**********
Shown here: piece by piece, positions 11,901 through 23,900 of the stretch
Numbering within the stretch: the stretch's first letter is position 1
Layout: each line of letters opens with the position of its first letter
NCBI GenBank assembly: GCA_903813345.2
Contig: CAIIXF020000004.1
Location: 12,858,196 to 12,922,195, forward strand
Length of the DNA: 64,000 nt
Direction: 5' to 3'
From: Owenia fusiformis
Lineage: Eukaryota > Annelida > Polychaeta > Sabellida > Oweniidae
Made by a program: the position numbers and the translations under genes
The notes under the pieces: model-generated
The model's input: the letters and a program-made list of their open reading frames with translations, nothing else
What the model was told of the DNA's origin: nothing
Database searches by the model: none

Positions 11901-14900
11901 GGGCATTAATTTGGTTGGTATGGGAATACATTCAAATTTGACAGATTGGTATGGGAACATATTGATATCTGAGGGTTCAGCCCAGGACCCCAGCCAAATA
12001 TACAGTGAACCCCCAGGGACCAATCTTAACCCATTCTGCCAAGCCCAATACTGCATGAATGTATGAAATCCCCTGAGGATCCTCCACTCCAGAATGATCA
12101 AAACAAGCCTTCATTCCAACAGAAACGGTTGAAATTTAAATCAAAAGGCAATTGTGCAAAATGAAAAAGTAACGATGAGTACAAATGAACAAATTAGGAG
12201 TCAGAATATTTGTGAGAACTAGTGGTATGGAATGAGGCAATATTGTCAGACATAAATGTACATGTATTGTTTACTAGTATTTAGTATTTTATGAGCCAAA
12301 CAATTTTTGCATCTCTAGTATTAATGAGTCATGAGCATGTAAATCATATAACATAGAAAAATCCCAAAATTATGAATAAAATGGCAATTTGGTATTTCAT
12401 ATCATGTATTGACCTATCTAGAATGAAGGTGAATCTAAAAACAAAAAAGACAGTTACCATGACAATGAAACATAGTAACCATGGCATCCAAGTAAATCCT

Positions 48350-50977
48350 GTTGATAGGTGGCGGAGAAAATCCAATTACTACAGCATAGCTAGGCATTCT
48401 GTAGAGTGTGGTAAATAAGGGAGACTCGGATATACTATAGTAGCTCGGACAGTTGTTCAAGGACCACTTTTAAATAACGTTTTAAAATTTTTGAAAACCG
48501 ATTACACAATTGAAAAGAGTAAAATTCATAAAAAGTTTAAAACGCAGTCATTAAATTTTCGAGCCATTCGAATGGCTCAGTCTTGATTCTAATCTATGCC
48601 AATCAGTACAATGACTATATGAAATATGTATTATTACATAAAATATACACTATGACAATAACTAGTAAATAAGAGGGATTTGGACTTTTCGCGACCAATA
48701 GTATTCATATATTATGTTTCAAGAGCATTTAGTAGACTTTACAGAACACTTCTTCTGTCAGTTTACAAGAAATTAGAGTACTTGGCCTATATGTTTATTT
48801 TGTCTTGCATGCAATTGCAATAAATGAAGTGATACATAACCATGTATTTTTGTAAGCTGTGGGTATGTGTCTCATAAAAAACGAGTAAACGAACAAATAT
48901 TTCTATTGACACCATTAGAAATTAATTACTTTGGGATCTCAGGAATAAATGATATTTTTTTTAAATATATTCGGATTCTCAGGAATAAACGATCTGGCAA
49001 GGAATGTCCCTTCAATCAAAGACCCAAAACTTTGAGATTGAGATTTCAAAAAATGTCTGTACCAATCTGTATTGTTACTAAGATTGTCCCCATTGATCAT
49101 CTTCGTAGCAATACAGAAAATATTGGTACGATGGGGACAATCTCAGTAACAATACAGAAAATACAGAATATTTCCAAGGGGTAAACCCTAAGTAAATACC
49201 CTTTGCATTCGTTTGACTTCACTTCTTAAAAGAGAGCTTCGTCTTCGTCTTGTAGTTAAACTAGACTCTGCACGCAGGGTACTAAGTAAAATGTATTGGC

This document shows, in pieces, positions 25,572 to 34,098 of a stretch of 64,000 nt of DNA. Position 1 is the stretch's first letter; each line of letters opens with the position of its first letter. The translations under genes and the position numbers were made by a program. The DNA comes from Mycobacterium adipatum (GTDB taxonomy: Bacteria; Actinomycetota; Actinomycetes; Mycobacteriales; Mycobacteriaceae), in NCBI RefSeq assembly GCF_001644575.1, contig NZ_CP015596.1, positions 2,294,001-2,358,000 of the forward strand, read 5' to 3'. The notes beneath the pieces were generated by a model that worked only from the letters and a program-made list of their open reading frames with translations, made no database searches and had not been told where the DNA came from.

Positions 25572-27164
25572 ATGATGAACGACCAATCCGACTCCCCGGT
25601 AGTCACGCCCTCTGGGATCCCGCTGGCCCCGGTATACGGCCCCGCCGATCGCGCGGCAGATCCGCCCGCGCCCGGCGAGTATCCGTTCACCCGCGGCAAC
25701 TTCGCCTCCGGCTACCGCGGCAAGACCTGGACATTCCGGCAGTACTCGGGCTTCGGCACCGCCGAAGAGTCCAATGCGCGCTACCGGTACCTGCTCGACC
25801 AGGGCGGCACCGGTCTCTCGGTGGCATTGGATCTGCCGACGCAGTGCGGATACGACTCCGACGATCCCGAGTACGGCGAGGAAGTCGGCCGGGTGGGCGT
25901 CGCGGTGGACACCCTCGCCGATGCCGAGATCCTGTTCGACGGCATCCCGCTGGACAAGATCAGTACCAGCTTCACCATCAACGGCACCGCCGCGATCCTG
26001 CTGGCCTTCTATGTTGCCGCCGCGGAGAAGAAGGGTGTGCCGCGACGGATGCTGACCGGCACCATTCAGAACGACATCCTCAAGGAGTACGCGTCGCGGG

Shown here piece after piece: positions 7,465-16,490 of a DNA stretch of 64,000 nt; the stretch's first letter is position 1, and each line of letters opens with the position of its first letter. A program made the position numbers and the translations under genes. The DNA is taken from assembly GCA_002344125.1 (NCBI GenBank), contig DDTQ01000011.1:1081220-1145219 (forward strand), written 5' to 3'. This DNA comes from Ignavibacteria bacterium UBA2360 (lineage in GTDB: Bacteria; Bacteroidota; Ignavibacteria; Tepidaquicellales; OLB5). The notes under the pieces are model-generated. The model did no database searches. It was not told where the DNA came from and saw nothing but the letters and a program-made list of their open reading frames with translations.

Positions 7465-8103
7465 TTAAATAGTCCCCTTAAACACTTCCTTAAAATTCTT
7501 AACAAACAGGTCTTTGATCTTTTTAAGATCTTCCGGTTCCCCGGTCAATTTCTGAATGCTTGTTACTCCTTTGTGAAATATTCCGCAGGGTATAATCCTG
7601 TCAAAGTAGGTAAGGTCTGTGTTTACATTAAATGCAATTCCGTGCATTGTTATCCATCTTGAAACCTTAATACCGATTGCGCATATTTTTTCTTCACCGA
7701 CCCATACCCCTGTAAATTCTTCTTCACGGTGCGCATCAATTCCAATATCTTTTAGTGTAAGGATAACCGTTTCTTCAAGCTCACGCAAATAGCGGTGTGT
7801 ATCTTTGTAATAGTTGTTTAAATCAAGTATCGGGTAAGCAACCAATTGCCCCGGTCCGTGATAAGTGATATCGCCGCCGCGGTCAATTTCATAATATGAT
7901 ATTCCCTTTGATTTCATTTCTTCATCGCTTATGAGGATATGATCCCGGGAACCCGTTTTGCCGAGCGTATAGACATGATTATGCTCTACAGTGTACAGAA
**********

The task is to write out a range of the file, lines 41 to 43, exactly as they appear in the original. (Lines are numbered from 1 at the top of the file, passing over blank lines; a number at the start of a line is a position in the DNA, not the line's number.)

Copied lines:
26001 CTGGCCTTCTATGTTGCCGCCGCGGAGAAGAAGGGTGTGCCGCGACGGATGCTGACCGGCACCATTCAGAACGACATCCTCAAGGAGTACGCGTCGCGGG

Shown here piece after piece: positions 7,465-16,490 of a DNA stretch of 64,000 nt; the stretch's first letter is position 1, and each line of letters opens with the position of its first letter. A program made the position numbers and the translations under genes. The DNA is taken from assembly GCA_002344125.1 (NCBI GenBank), contig DDTQ01000011.1:1081220-1145219 (forward strand), written 5' to 3'. This DNA comes from Ignavibacteria bacterium UBA2360 (lineage in GTDB: Bacteria; Bacteroidota; Ignavibacteria; Tepidaquicellales; OLB5). The notes under the pieces are model-generated. The model did no database searches. It was not told where the DNA came from and saw nothing but the letters and a program-made list of their open reading frames with translations.

Positions 7465-8103